Despite being fairly popular in their day, Cougar's don't have a great deal of aftermarket replacement patches available for rust repair. That's why we were extremely excited when West Coast Classic Cougars (WCCC) offered up the very first preproduction version of their rear windshield filler for 1967-68 Cougars to help us with Max's repairs. This panel is an extremely common spot for Cougars to rust, especially those equipped with vinyl roofs. Until now the only option was to seek out a less damaged one in a junkyard or spend a great deal of time patching. Now, the process is as simple as drilling out spot welds, clamping in the new panel, and spotting it in place. Watch for the full tech article on this exciting new patch in an upcoming issue.

Unfortunately, the rest of the rust patches would need to be handformed. Thankfully, Adkins has a well-equipped shop and is adept at creating custom steel. We already knew there was rust on the trunk floor, but the driver-side door was also revealed to have significantly more damage than previously thought, and both quarter-panels were harboring rust behind the wheelwells. For all affected areas, Adkins used a Norton cut-off wheel to remove all the affected steel and create a simple geometric hole to patch.

Starting with flat pieces of steel snipped to roughly the correct size, Adkins used a combination of Eastwood body hammers and dollies, as well as an Eastwood shrinker to compress excess material and form patches that laid precisely into the cut hole. Once he welded it into place and ground it down, it was impossible to tell that there had even been rust. Becoming an expert takes practice, but the techniques are quite simple and easy to learn. (Look for more in the Apr. '14 issue with the details on how Adkins shapes steel.)

Bodywork

While it appeared fairly straight, after more than four decades Max had plenty of dings and minor damage in the sheetmetal. Before moving on to body filler, the goal is always to remove as much of the inconsistencies as possible by hand. The key here is patience and the right tools, namely a good set of hammers and dollies, such the Fairmont tools from Eastwood. The idea is quite simple: press an appropriately shaped dolly against one side of the steel while tapping the other side with a body hammer. (You will want to experiment with various techniques, as hammering directly on the dolly versus off the dolly will produce different results.) Stamped metal does have a memory, so hammering is used to coax it back into the original location.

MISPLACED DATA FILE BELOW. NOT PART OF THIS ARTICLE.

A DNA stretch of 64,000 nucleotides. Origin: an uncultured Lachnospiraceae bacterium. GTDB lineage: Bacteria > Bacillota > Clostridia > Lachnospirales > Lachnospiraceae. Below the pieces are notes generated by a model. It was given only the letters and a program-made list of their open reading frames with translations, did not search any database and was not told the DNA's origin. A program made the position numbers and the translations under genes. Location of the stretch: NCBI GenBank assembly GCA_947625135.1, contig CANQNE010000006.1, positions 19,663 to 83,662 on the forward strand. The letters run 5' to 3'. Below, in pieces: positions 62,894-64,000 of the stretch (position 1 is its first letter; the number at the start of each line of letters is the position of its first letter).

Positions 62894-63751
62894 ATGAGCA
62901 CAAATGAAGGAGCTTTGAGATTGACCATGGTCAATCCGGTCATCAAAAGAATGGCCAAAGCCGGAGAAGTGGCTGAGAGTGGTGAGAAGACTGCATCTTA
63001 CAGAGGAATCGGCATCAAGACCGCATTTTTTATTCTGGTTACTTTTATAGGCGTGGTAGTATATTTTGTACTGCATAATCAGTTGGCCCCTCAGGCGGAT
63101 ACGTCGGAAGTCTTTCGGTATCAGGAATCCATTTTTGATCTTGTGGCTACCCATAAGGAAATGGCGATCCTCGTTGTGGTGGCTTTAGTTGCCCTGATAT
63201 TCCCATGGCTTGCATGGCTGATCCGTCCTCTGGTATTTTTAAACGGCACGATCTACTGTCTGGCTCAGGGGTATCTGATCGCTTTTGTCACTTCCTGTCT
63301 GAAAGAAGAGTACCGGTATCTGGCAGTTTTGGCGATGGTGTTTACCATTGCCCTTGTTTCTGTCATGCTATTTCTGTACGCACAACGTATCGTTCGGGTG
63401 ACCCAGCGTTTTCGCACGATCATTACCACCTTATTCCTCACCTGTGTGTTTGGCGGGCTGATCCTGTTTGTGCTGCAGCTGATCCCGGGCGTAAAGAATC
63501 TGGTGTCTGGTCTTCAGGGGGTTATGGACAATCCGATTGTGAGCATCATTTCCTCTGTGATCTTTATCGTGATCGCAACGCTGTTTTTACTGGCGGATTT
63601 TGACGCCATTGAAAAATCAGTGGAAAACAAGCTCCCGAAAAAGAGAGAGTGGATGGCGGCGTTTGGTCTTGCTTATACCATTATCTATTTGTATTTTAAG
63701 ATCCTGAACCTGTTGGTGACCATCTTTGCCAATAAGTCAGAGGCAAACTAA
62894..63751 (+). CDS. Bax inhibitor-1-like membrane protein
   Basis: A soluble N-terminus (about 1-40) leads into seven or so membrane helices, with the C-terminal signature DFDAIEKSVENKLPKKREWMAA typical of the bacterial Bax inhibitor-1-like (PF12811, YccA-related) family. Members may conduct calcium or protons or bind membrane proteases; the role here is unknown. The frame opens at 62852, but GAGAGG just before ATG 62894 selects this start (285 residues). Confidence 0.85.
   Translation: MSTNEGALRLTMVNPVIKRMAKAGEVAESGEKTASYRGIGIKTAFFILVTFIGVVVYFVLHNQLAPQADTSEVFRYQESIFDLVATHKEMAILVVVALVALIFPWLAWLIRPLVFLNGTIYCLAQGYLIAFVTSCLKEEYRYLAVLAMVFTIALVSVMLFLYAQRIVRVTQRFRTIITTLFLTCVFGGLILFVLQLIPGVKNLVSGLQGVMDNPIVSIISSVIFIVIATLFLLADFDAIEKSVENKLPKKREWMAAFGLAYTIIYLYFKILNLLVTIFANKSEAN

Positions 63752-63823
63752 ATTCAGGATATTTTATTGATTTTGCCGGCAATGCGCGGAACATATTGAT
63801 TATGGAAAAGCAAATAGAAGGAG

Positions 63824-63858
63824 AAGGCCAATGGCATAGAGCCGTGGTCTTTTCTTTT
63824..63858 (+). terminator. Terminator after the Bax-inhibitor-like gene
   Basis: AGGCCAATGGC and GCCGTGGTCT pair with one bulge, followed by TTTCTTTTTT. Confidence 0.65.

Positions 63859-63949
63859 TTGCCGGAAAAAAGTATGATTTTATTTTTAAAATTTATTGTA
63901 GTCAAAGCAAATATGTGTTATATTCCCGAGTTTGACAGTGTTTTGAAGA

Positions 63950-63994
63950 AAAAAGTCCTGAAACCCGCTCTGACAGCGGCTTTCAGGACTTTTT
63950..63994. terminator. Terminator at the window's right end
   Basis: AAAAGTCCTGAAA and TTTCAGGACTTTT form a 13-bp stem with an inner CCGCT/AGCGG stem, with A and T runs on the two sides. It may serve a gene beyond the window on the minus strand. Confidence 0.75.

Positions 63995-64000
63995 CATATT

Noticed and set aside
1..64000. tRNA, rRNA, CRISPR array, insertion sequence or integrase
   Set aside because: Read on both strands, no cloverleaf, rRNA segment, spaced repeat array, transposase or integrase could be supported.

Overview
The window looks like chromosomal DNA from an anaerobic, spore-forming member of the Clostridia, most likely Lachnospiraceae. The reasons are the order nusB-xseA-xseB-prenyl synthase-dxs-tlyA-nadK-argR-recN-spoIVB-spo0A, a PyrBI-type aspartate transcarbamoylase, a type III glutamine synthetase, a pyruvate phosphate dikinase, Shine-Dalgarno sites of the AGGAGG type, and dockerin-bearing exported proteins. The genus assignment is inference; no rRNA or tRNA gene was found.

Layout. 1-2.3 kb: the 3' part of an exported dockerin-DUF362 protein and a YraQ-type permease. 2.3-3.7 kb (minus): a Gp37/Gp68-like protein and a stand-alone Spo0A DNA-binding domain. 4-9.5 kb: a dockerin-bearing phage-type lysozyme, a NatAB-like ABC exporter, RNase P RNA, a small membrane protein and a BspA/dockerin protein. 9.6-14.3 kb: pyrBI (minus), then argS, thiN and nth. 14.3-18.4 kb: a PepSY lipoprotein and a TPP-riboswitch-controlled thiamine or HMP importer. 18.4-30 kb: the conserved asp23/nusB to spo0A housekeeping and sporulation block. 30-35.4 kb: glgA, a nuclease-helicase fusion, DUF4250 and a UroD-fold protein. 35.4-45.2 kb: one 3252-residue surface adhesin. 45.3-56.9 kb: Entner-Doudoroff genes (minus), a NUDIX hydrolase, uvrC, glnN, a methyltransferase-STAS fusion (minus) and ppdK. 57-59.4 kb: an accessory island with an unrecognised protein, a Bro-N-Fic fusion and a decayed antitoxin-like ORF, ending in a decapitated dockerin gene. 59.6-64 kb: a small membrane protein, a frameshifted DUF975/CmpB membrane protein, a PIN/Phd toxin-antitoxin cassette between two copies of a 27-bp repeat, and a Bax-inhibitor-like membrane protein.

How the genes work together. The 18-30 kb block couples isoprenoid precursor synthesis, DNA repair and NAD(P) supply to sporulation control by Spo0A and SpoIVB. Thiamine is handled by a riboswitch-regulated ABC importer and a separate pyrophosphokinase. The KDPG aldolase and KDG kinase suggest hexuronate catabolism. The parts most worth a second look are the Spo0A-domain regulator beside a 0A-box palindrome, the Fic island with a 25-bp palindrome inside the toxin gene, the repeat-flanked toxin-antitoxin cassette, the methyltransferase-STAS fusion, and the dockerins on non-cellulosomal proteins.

We wanted to de-badge the Cougar and fill the holes left from the factory vinyl roof trim, radio antenna, and external rearview mirror, so we had holes of various sizes to delete. The diameter of the holes dictates what method is used to fill them. For example, the rather small 3/16-inch diameter holes from the pushpins on that factory quarter-panel emblem are the easiest to fill, requiring only a few quick tacks from a MIG welder followed by grinding the welds level. The much larger ⅜-inch diameter holes used for the vinyl top trim, however, require a backing plate for the welds to bridge the gap successfully. For that, Adkins used an Eastwood Magnetic Hole Plug Welding Tool. Featuring a copper head that welding wire will not adhere to, the tool is ideal for holes up to 1 inch in diameter. Using this also keeps material waste and heat to a minimum when filling larger holes. Sometimes, however, there are spots that such a tool simply will not fit behind. To fill in the larger holes left by the factory remote door mirror, Adkins used a magnet to hold a small circle of steel into place as he welds it in.

Door Fit

From the factory, most vintage cars had mediocre door alignment at best, so taking the time to make it perfect makes any car stand out from the crowd. Max's doors were in decent alignment, so before removing them for blasting at PCPC the hinges were pinned, meaning a hole was drilled through them to mark their location on the body. Using this as a starting point, Adkins left the bolts on the body side of the hinge loose and adjusted the rear of the door to match the quarter-panel body lines as much as possible. He then tightened the body side of the hinge and slightly loosened the door side. This allowed him to adjust the forward edge of the door to match the rocker panel. Theoretically, if the door is true, then this should align the rear to the quarter as well. Nevertheless, slight twisting that causes the lower section of the rear to stick further out is extremely common. Adjusting this requires a bit of brute force. Using a wood block placed at the top of the doorjamb, Adkins twisted the rear of the door to push the bottom in and force the top outward. Pushing a little at a time and checking progress eventually yields a door that will line up at the top and bottom.

Filler & Sanding